The New England Patriots entered cutdown day with 77 players on their active roster and 24 to be released. The first four of those have already heard their names called: offensive lineman Ben Braden, tight end Paul Butler, quarterback Brian Lewerke and wide receiver Jeff Thomas have all been let go by the team, according to various reports. New England therefore now has 73 players under contract.
Let’s take a look at the released players.
OL Ben Braden
Braden does have experience and versatility, but the fourth-year man joined the Patriots relatively late in the process: he was signed in mid-August as a potential depth option at both guard and tackle. However, his release seemed likely considering that some higher-upside players are currently on the team at his positions as well. The 26-year-old could become a speed-dial emergency option or practice squad addition, though.
Braden originally arrived in the league as an undrafted rookie in 2017. After spending his first two seasons moving between the New York Jets’ active roster and practice squad, the Michigan product joined the Green Bay Packers in 2019. Braden spent only two months in Wisconsin, however, before being released again and returning to the Jets later that same year. So far in his career, he has appeared in just three regular season games and has played a mere 13 snaps — all of which in the kicking game.
TE Paul Butler
Like Braden, Paul Butler was also brought aboard relatively late during the process: New England signed him the same day to bolster a tight end depth chart that lacked NFL-level experience. While he did catch a few passes in team drills, he has not done enough to be kept around on the 53-man squad. His comparatively advanced age — Butler is 27 — may also hurt his chances to make the practice squad unless other pieces fall into place.
Butler originally arrived in the NFL as a rookie free agent signing by the then-Oakland Raiders in 2018. While he saw regular action on offense and special teams during his first preseason, the team decided to release him before bringing him back via its practice squad. Butler spent most of his first two years in the league on the club’s developmental roster, before a short stint with the Detroit Lions earlier this year. He eventually returned to the Raiders only to be released again in August.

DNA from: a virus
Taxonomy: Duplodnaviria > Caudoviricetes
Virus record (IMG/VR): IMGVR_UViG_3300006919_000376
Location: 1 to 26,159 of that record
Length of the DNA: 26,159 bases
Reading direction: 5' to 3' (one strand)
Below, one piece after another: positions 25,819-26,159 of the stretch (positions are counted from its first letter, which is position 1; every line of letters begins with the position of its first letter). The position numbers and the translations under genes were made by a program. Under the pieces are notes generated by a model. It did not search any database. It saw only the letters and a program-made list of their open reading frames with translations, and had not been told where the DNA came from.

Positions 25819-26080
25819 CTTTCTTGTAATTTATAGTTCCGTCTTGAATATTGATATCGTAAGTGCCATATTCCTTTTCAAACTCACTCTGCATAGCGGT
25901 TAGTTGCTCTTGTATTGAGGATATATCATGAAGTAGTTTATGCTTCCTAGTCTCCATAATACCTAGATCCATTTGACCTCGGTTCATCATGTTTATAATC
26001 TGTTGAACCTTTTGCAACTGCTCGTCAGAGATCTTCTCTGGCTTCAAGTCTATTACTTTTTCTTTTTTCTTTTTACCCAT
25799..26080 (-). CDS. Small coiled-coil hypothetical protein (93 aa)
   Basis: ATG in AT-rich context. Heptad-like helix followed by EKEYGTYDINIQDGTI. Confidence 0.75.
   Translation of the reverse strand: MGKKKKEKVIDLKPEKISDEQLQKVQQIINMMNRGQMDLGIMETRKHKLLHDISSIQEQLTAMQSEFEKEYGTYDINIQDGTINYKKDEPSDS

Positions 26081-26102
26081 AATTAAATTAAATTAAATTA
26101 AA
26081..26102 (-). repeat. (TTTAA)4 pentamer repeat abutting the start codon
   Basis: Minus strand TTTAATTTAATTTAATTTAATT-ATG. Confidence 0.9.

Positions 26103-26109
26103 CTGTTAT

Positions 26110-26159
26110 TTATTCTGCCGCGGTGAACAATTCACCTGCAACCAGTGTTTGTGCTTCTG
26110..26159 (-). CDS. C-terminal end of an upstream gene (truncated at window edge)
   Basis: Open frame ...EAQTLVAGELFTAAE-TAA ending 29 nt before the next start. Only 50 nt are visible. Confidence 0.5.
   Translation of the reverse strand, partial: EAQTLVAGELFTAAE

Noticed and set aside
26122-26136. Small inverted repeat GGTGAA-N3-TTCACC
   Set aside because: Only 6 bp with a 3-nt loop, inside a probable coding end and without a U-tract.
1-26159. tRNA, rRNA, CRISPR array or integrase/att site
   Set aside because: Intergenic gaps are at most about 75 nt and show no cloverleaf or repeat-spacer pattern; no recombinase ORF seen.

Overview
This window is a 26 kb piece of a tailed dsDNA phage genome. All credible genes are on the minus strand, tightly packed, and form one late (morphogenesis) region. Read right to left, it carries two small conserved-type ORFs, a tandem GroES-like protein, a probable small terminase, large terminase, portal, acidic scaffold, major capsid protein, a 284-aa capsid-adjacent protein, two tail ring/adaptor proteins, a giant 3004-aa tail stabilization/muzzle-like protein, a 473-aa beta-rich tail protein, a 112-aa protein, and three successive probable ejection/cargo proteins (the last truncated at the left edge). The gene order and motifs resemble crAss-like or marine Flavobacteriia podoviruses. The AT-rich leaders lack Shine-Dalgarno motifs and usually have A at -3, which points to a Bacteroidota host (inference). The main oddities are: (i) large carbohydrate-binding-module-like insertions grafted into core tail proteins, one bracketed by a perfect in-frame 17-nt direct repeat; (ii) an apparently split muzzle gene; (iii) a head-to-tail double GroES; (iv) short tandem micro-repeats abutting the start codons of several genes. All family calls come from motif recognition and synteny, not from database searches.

QB Brian Lewerke
After seeing only a handful of reps during team drills and being essentially used as a camp arm, Lewerke has now been released by the Patriots — the second time this has happened in his young career as a rookie free agent. His release does therefore not come as a surprise but he appears to be a candidate to be brought back as additional depth via the practice squad. This will only happen, however, if the Patriots’ coaches feel confident in him after what was a rather inactive camp.
Lewerke’s NFL career is still in its infancy after he originally joined the Patriots as a rookie free agent earlier this offseason, but he still entered the pro level with considerable experience as a starting quarterback: he started 38 of the 41 games he appeared in during his four non-redshirt years at Michigan State, and ended his college career as the school’s all-time leader in total offense with a combined 9,548 yards — 8,293 passing plus a 1,255 rushing.
WR Jeff Thomas
While he was able to flash his intriguing athleticism and high ceiling repeatedly during his time at the University of Miami, his stint with the Hurricanes was also marked by immaturity: Thomas was dismissed from the program in November 2018, and after a return the following season again suspended for two games. Despite his upside, he therefore did not hear his name called during this year’s draft.
Thomas’ athletic profile is intriguing, but his start with the Patriots was off to a slow start — not just because of the Coronavirus pandemic eliminating all on-field work during the offseason. He also spent some time on the sidelines during training camp and never truly stood out while actually on the practice fields. At this point in time, the practice squad seems to be his destination if he makes it through the waiver wire.